The sole and the hoof wall react differently in a dry climate to protect itself from the prolonged dry conditions. In extended dry periods, Mother Nature hedges her bets as to when the ground surfaces are ever going to be soft again, and so she does not allow the old sole to come away, giving the hoof more protection from underneath. This has the resultant effect (Pic 1) of also allowing the hoof wall to become longer and in some cases more flared at the toe and the sides and as a result the horse’s mobility becomes very unstable.

This is where we need to intervene in order to restore the natural flexibility of the hoof. The barefoot trimmers maintain that the horse needs sole callous and they won’t remove it. However, sole callous builds up for the reasons already explained, and when it has gone too far it results in big ugly hooves and lack of mobility.

A sharp sole knife is a farrier’s necessity in all climates. The Speedy Sharpener is the perfect tool for sharpening sole knives and ideal for sharpening loop knives and is available on my website (Pic 2). However, extreme conditions call for further help.

In dry areas one way to soften the sole is to use water boots. Slip a two foot length of tyre inner tube over the hoof, fold back under the sole and up the back of the fetlock, fill with 1-2 cups of water then tape firmly around the pastern (Pic 3). Leave overnight if possible, but even an hour or two will make a noticeable difference.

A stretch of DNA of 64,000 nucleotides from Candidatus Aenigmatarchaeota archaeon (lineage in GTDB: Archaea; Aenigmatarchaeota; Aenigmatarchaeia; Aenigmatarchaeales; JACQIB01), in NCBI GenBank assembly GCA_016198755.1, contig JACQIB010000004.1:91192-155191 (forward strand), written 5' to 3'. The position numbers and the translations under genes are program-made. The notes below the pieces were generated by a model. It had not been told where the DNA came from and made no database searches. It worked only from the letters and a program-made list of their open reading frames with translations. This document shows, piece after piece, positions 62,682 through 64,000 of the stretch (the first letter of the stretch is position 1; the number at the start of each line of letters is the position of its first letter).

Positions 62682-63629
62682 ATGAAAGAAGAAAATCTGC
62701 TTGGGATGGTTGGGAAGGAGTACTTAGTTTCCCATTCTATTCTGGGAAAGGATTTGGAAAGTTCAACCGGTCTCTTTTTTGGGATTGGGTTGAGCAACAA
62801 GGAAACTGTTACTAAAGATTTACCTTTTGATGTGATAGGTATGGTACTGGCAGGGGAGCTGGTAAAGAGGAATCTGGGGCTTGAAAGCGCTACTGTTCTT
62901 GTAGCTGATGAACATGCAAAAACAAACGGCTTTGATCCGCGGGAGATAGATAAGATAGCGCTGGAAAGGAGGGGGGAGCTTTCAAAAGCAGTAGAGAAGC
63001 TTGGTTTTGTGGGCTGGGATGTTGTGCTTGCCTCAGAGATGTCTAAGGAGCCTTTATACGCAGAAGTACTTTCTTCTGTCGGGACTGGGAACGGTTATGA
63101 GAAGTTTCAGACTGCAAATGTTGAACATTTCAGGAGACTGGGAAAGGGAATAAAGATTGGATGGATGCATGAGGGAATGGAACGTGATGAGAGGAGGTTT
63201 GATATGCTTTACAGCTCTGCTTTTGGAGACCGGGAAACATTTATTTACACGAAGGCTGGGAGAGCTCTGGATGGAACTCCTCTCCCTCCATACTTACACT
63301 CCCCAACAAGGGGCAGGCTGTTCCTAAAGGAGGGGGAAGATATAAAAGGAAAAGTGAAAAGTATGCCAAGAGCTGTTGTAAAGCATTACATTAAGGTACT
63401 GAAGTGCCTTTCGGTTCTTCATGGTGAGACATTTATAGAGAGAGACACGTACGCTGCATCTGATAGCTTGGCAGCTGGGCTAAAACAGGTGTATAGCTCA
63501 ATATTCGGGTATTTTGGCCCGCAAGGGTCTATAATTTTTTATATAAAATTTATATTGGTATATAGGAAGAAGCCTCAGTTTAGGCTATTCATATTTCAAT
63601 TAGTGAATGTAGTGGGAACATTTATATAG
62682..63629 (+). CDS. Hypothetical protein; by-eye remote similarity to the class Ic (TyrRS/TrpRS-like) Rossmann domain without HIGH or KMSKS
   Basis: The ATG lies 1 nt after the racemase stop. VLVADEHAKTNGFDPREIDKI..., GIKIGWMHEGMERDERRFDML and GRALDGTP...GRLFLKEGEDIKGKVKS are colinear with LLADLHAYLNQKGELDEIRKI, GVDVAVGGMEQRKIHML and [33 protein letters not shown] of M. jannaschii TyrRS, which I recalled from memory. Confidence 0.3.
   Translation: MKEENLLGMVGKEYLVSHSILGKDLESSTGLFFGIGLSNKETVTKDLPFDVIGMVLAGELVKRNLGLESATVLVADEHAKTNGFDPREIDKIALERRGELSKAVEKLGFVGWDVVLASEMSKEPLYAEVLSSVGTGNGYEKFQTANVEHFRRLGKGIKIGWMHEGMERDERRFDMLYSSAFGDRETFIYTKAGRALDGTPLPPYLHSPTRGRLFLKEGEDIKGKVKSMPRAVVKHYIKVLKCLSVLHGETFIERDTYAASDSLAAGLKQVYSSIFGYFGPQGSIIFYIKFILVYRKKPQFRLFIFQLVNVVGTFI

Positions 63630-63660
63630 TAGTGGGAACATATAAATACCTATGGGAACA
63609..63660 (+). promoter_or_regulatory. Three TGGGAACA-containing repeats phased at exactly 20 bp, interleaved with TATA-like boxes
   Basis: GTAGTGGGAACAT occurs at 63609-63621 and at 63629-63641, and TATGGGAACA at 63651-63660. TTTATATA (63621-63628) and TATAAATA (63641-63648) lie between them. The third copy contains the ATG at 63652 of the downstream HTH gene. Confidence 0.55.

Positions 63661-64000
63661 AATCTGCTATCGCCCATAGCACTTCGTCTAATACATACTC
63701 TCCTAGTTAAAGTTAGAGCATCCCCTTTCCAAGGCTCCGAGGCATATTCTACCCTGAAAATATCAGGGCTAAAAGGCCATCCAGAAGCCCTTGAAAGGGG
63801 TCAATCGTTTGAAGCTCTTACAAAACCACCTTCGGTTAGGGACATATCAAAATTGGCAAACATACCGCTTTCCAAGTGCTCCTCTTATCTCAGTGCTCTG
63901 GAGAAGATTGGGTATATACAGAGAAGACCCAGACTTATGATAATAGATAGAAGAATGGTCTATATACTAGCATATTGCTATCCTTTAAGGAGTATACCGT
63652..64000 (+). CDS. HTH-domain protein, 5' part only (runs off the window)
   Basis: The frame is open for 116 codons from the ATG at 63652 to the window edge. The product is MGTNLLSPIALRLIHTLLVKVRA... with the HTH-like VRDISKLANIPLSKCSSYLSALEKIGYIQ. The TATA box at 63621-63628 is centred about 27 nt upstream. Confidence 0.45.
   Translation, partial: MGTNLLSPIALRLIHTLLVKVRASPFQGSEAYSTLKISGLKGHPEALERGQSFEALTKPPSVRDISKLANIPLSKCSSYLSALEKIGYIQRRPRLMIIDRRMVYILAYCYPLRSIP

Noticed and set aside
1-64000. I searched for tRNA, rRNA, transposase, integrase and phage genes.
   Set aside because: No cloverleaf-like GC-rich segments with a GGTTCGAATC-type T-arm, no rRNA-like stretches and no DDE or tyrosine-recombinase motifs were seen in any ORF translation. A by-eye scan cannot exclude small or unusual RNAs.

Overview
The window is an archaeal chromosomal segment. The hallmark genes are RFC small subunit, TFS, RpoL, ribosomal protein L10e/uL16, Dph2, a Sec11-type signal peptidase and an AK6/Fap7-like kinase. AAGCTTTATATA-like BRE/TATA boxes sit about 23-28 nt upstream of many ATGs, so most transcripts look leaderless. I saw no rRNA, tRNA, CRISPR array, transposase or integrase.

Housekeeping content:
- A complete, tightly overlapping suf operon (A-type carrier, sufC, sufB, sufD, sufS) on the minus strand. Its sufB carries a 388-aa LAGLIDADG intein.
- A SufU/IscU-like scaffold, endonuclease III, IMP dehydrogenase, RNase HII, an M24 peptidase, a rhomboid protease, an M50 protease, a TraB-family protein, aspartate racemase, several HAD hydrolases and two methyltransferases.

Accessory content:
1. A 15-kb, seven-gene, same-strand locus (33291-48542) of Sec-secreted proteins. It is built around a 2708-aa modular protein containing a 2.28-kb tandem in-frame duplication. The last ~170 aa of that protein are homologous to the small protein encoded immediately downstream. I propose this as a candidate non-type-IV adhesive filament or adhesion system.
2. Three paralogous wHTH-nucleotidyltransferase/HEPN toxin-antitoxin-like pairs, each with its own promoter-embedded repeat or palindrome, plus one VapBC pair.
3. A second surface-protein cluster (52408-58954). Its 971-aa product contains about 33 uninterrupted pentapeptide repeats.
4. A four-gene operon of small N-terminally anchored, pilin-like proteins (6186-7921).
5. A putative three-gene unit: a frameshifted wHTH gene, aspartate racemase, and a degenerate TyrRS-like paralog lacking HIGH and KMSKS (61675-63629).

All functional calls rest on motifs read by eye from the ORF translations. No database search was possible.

Excess sole should be removed when it becomes weight bearing especially in the bar area as the bars will bend outwards and crack and become infected. When the sole is too hard and dry to be taken out with a sole knife it must still be removed, so delicately use a sole chisel and hammer (Pic 4) to get under the crusty old sole and bar and it will come away easily if it is ready to, then you can control the hoof wall length and avoid costly flaring problems, and you will still be working within nature’s requirements. The sole chisel was one of the most effective tools used by farriers in the past, but sadly it is mostly unheard of nowadays so I make and market my own (also available on my website along with nylon hammer to save concussion on both the horse and on your ears).

Trimming the hoof wall back into shape for unshod or shod preparation without first preparing the sole will make the horse bear weight on its sole and it will very soon develop bruising in that area.

I have seen countless horses in dry months with action problems where all I have had to do is remove the excess sole and overgrown bars to rectify this. The standard excuse that ‘it is too hard and dry so I will leave it there till next time’ is just not good enough for the horse.